To my French ear — or what's left of it — the first of these new expressions introduces some vagueness that the old one didn't carry. Again in my humble opinion, "sur Paris" is understood both as "à Paris" and "dans la région Parisienne". In the second expression "en" and "dans la" are interchangeable as far as meaning is concerned.

    Now "à la terrasse" and "sur la terrasse"; I thought about it and here is my explanation. I'm no grammarian, just plain, old Frenchman. As we have seen yesterday, the word "terrasse" implies a definite area, covered or not, where you can have some kind of furniture and where you can sit and relax. That would be "sur la terrasse" since yon would say "allons nous asseoir sur la terrasse" [let's have a sit on the terrace]. Now, cafés don't have a definite area where to put their tables and chairs, IT IS the sidewalk. By analogy, this temporary encroachment is called "terrasse" and since there is a very vague notion that it can expand or contract, that's where I'd use "à la terrasse." Please, don't quote me!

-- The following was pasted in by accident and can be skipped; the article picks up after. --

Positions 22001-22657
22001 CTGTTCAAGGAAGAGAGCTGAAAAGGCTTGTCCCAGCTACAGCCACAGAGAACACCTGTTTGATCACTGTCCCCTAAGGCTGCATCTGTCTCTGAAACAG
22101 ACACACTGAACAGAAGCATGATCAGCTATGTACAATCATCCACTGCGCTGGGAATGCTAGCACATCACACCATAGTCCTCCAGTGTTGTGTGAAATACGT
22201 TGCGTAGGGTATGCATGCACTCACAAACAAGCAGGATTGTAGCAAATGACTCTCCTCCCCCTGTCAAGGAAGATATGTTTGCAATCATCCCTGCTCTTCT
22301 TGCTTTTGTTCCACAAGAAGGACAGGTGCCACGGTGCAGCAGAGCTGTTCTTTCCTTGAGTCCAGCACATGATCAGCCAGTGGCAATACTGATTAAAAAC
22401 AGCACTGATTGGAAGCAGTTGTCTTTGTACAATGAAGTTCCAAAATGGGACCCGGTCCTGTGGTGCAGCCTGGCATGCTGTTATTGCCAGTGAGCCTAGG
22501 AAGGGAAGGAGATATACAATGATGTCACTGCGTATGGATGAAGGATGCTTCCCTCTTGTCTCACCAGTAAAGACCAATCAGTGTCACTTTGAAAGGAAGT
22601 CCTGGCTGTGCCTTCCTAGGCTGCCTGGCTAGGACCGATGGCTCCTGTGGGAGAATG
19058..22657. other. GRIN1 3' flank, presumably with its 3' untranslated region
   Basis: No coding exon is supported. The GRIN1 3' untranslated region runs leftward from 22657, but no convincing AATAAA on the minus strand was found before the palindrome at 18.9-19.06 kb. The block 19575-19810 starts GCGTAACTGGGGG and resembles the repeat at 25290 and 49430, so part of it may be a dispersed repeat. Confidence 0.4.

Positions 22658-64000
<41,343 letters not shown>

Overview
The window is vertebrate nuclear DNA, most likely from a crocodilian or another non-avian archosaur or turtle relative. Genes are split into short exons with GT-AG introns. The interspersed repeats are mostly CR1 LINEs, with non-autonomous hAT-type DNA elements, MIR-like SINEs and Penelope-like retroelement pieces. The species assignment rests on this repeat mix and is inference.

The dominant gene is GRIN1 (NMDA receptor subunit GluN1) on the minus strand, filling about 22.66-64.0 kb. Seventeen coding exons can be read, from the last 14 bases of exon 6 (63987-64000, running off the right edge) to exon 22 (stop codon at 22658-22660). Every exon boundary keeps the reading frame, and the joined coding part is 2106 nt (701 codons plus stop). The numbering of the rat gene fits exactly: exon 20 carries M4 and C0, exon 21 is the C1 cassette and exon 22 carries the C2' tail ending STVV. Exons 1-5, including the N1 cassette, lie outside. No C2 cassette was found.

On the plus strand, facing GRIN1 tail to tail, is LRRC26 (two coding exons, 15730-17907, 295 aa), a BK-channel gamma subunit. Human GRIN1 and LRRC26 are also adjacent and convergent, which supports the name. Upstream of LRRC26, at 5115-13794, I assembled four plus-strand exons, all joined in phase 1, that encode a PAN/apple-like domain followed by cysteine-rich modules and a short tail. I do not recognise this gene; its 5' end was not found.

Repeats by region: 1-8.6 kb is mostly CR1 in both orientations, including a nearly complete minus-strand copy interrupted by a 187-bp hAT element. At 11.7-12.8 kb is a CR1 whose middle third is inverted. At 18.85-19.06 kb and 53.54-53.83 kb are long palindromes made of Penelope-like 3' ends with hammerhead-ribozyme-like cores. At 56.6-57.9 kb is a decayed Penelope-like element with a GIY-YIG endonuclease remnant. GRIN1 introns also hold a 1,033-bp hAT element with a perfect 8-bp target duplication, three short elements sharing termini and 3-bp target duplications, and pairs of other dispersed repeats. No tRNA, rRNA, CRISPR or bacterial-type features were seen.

6. Andrew, you make a good point about window cleaning. But then other windows in the second story of the house don't have balconies under them.

    CHM, as you know, the only language that doesn't evolve is a dead language. We say "en Touraine, en Champagne, en Normandie, etc." so why not "en région parisienne." You can also say "dans la région parisienne" and you will be understood by most French people (LOL). You might be considered old-fashioned and "pas dans le coup," however.

    I think "en" and "dans la" have the same meaning, but "à" and "sur" with a city name do not mean the same thing. "À" is more restrictive.

  7. My brain is so filled with Spanish words and phrases that, when I started reading your French lesson, my eyes rolled back into my head. I got as far as "terrase."